Permeable Concrete Pavers
A major tool for on-site stormwater management

A relatively new way of dealing with on-site stormwater is with Permeable Interlocking Concrete Pavers (PICP). With the tremendous growth of impervious pavements for vehicular traffic, the effects on the environment has been significant. Eroding stream banks, polluted streams, lakes and rivers, and flooding has made this on-site stormwater management a design priority.

Conventional ways of collecting runoff is with the use of retention ponds and storm sewer systems.

Permeable concrete pavers have been used in North America since 1992 and in European countries since the late 1980's.

With the use of open-graded aggregates, permeable concrete pavers can effectively eliminate all surface runoff, in most cases, by allowing the water to infiltrate through the openings between the pavers into the aggregates below and eventually into the soil beneath.

Larger aggregate provides base reservoir while smaller sized aggregates support wheel loads. Traffic is supported by the high-strength concrete units, which are surrounded by stone-filled joints, which will receive and infiltrate the stormwater. Typically, permeable concrete pavers can handle rainfall at rates of 4 to 9 inches per hour.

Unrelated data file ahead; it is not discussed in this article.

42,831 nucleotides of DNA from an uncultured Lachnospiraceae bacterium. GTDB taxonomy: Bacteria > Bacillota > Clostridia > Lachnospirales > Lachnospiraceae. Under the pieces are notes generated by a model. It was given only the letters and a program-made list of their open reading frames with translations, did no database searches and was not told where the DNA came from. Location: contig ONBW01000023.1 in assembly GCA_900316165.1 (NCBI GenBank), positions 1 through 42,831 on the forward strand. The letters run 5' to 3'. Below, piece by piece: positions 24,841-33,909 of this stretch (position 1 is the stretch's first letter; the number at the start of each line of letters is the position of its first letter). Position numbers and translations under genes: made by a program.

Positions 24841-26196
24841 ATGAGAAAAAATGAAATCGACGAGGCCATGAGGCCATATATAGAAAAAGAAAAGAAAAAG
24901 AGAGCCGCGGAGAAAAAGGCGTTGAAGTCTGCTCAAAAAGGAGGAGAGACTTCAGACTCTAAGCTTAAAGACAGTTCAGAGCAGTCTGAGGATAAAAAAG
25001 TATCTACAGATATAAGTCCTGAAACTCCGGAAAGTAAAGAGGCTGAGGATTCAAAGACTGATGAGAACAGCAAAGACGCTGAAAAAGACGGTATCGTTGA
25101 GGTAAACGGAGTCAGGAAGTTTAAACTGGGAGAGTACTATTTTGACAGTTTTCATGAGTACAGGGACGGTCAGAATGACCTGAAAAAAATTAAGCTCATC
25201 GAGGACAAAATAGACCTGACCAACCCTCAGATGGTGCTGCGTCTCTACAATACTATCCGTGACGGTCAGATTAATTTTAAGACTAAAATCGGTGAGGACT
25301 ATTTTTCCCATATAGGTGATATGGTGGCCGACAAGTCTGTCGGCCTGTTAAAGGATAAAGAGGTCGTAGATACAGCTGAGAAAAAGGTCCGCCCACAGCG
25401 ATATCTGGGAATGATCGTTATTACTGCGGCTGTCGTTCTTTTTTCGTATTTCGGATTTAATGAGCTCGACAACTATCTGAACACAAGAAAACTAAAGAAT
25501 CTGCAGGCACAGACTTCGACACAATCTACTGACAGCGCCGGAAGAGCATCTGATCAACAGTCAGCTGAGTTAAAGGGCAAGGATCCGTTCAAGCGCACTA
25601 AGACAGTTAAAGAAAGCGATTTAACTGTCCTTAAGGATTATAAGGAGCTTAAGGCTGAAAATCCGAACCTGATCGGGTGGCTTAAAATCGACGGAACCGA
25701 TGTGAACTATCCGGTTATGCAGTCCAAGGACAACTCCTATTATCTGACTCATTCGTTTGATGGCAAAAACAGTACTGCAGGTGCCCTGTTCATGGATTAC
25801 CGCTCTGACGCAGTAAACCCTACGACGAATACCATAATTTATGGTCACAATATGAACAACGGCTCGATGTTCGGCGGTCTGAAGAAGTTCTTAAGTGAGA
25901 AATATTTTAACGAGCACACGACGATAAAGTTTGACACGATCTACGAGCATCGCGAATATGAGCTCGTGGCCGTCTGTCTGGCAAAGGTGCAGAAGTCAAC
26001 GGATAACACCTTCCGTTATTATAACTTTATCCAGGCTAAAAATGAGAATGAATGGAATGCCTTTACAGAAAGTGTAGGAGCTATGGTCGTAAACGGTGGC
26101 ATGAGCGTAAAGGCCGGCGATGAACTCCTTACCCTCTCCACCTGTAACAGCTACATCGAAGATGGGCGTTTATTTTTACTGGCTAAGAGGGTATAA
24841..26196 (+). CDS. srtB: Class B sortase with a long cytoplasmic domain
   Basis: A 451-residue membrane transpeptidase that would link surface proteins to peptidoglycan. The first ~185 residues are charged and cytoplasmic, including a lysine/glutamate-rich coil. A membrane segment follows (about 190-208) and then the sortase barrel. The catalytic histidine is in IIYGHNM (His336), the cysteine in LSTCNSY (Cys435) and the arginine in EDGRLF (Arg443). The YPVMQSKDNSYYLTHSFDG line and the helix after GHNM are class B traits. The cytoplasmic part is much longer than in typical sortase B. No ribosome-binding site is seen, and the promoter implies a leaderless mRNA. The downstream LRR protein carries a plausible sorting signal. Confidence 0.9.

PICP (Permeable Interlocking Concrete Pavers) can be installed in freezing weather conditions and has good freeze-thaw characteristics. These concrete pavers have a durable surface allowing for snow plow usage and deicing materials. Since this pavement is porous, melting snow can infiltrate it thereby reducing snowplowing activities and reduces the risk of ice patches. If damages do occur during snow removal, the pavers can be removed and reinstated since they are modular in nature.

Periodic and regular inspection and removal of accumulated sediment should be performed once or twice per year. This can be accomplished by sweeping and vacuuming the pavers.

Since the joints of the pavers are generally one-half an inch or less, they meet the requirements of the American with Disabilities Act (ADA) for comfortable travel as well as being firm, stable and slip resistant.

On the greener side, permeable pavers can be made of light colors thereby increasing surface reflectivity and reducing temperatures. By allowing water and oxygen through to the roots of adjacent trees enables tree growth.

View a comparison of PICP's with other permeable pavements at Interlocking Concrete Pavement Institute. 13921 Park Center Road, Suite 270, Herndon VA 20171
Phone: 703-657-6900 - Fax: 703-657-6901

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Richmond, Virginia - Revised: 12 Aug 2008